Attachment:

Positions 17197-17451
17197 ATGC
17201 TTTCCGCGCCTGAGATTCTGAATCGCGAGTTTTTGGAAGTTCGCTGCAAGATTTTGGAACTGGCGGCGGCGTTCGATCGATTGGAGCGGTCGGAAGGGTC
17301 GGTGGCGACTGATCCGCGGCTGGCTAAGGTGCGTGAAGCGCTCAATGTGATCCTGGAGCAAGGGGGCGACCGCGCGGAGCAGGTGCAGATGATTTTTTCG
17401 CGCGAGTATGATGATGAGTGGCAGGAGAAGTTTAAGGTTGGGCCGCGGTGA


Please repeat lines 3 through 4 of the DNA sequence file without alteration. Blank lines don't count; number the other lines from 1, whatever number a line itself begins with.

17201 TTTCCGCGCCTGAGATTCTGAATCGCGAGTTTTTGGAAGTTCGCTGCAAGATTTTGGAACTGGCGGCGGCGTTCGATCGATTGGAGCGGTCGGAAGGGTC
17301 GGTGGCGACTGATCCGCGGCTGGCTAAGGTGCGTGAAGCGCTCAATGTGATCCTGGAGCAAGGGGGCGACCGCGCGGAGCAGGTGCAGATGATTTTTTCG